This student submission comes from my former student Joe Wood. His topic, from Geometry: finding the area of a circle.

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The students would be greeted with Lion King’s “Circle of Life” song. While the song has nothing to do with area of a circle, it would create a different and exciting buzz in the classroom that wouldn’t always be offered in this form. (Plus, who doesn’t want to hear a little Lion King music?)

C1. How has this topic appeared in pop culture (movies, TV, current music, video games, etc.)?

A1. What interesting (i.e., uncontrived) word problems using this topic can your students do now?

A great activity I found on the Mathbits website tackles both questions C1 and A1.
The two-page worksheet below is based off a scene from the movie Castaway. In the scene, Tom Hanks calculates the area of a circle to figure out the likelihood of his rescue. He then compares his calculated area to the area of Texas (which for young students who are all about Texas like I was, this is another attention getter on its own). I would show the clip (having sent a permission slip home since Tom Hanks is shirtless) which can be seen at https://www.youtube.com/watch?v=y89VE9_2Cig so that students can have a good laugh and also understand the scene described on the worksheet. While most, if not all students will never be stranded on a deserted island, this would be an interesting real world problem for the “survivalist” kid in the class.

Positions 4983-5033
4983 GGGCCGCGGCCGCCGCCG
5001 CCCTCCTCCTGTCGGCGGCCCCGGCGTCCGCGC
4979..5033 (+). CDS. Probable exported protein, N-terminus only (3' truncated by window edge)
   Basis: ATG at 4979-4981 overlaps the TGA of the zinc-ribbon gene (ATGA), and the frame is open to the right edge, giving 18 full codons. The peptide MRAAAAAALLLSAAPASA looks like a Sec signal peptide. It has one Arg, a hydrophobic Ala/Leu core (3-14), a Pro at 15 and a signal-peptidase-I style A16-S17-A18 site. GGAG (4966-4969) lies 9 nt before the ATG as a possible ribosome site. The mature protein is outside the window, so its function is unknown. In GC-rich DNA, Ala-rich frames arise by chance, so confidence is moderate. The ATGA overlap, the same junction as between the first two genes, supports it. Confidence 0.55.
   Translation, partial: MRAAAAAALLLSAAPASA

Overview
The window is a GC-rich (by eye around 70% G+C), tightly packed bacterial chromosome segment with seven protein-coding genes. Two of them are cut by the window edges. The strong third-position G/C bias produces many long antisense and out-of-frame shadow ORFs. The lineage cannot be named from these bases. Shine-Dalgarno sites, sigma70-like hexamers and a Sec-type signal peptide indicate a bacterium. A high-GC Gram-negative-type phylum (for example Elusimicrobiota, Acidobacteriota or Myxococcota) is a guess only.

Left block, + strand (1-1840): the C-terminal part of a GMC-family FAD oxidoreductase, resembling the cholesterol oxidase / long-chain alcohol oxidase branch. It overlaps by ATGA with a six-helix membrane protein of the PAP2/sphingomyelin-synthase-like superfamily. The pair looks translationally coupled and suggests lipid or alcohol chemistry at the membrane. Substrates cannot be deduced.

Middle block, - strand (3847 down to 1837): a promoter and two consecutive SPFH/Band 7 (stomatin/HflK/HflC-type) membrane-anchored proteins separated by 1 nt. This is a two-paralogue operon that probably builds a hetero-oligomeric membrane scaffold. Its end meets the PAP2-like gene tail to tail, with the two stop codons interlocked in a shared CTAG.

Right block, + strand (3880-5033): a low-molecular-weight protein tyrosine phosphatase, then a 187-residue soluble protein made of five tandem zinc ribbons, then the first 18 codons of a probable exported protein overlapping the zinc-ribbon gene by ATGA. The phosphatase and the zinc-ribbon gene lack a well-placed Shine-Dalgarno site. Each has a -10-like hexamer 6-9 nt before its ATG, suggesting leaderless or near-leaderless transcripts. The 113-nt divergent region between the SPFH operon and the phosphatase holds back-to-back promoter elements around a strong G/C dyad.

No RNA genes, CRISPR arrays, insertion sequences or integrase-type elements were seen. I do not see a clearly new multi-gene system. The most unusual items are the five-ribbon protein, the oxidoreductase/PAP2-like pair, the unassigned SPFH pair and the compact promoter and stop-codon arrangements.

The worksheet is great because it starts off asking if Tom’s calculations were even correct. It then has several example problems for area of a circle so they can practice, but it also brings in linear speed calculations, and a circumference problem which is great review (and a good warm up if you were maybe moving into angular speed later).

castaway1 castaway2

 

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A1. What interesting (i.e., uncontrived) word problems using this topic can your students do now?

Another interesting real world problem can be found at http://spacemath.gsfc.nasa.gov/geometry.html. The problem deals with solar energy on satellites (or solar panels in general). It talks about how much energy is needed to operate a satellite, tells the student how much energy is provided by solar cells per square centimeter, gives them different shaped solar panels, and ask is the solar panel can produce enough energy.